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Bushy Strip
Sin City to get first public park on its famed gambling boulevard.
Courtesy !melk

Over the last two decades Las Vegas has evolved its image significantly beyond slots, blackjack, and showgirls. Major land owners have created family-oriented themed developments, luxury retail, and restaurants. Still, vibrant public spaces and walkable streets don’t spring to mind when visitors think of Sin City. That may begin to change thanks to efforts by MGM Resorts, New York–based architects and planners Cooper, Robertson & Partners, and landscape architecture firm !melk. The team is bringing the first public park to the Strip, along with streetscape improvements and new street-level retail and dining.

The new park and streetscape will activate the exteriors of formerly inward-looking hotels and casinos.

“What have I learned from Las Vegas?” asked !melk principal Jerry van Eyck, evoking Robert Venturi, Denise Scott-Brown, and Steven Izenour’s famous study. “That it’s completely determined by the market, but the market itself keeps changing.” In the early days, hotels and casinos were oriented inward, with elaborate signage and decoration applied to the outside, with the hopes of attracting drivers on the Strip. Today, many visitors arrive looking for a more pedestrian-oriented experience, hoping to catch a show, eat in a restaurant, drink with friends, maybe hit some slots, and grab a hangover coffee the next morning, all possibly in different venues.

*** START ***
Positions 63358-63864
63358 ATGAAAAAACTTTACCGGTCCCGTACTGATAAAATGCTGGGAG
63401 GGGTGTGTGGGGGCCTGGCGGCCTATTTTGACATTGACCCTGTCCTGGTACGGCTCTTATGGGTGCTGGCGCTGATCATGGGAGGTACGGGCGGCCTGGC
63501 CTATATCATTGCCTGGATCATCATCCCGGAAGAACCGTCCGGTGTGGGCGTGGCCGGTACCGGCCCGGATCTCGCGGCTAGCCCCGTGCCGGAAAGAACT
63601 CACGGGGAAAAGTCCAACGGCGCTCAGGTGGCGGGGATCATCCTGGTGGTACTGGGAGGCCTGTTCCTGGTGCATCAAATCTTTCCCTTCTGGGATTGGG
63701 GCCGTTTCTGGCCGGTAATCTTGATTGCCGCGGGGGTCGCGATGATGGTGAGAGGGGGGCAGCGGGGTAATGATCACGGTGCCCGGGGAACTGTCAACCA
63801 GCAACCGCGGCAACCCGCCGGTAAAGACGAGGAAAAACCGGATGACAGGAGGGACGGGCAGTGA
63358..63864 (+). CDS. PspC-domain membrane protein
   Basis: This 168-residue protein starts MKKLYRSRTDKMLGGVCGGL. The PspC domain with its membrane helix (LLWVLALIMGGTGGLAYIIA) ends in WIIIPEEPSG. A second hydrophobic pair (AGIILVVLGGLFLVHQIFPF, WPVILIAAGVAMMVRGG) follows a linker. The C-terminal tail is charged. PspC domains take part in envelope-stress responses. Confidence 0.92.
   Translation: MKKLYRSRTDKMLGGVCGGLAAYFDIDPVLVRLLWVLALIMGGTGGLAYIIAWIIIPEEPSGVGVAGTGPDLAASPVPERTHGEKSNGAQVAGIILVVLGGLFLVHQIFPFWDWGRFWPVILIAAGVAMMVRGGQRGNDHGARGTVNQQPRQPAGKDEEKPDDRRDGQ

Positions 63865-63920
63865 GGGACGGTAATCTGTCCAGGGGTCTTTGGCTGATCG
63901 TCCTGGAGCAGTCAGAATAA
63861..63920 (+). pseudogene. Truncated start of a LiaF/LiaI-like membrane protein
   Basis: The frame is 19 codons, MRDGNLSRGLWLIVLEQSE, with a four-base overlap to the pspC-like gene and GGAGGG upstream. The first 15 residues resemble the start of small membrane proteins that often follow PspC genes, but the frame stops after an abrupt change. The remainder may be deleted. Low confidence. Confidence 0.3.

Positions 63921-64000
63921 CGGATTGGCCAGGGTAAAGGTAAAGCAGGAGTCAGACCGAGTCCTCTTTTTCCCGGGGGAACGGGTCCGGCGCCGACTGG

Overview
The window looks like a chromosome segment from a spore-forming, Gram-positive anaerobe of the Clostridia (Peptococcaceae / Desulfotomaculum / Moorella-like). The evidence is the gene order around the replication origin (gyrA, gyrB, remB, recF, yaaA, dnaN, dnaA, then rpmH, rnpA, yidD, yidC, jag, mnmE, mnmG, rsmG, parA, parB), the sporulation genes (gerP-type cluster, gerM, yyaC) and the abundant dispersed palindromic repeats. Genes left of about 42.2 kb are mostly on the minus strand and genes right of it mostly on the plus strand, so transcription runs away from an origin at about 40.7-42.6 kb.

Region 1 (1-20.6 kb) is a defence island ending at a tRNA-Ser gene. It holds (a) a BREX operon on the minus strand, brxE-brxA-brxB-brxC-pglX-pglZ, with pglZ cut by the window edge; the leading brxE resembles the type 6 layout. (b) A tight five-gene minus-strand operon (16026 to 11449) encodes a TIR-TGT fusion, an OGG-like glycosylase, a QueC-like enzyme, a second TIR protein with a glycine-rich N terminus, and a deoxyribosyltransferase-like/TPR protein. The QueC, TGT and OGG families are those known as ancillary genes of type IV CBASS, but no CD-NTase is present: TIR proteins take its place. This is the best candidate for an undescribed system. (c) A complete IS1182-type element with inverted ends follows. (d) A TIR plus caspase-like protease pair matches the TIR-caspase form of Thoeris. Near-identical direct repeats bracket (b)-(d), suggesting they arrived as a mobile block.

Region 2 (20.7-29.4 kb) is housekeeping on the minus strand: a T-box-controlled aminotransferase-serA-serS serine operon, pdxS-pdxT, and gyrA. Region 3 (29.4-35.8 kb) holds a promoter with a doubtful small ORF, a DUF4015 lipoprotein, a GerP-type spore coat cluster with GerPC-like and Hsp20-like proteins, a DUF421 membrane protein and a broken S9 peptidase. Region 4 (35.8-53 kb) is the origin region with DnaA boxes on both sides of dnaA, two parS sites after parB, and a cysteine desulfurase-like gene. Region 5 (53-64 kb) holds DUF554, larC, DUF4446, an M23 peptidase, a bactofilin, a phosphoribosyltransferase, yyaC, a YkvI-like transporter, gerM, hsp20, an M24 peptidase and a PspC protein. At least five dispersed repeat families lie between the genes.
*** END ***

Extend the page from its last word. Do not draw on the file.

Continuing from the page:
Located just south of the new City Center development, the project will transform a private road and parking lots into a new landscape—totaling nearly 32 acres—adjacent to a new 20,000-square-foot arena, designed by Populous. Within the highly privatized realm of the Strip, the park will add a new dimension to the life of the city. “The big companies have come to realize that public amenities add to the value of their properties,” said van Eyck.


The design will include mosaic sidewalks in beige marble, evoking desert sands and stones. Mesquite trees and other desert plants, requiring minimal irrigations, will soften the area and provide some shade. Large sculptural shade canopies will provide additional passive cooling. The road traversing the site will bend to the north, creating a larger plaza/park leading up to the arena. The drive-up porte-cochere of the Monte Carlo hotel will face the new park. New dining and retail options, including a Shake Shack, will line the New York, New York hotel, providing an active frontage to the new public space.

MGM owns several additional blocks along the Strip, so depending on the success of this redesign it could be the first phase of a larger remake.

“Las Vegas is about selling illusions,” said van Eyck. “We like the challenge—almost a contradiction in terms—of creating something authentic in Las Vegas.”

Alan G. Brake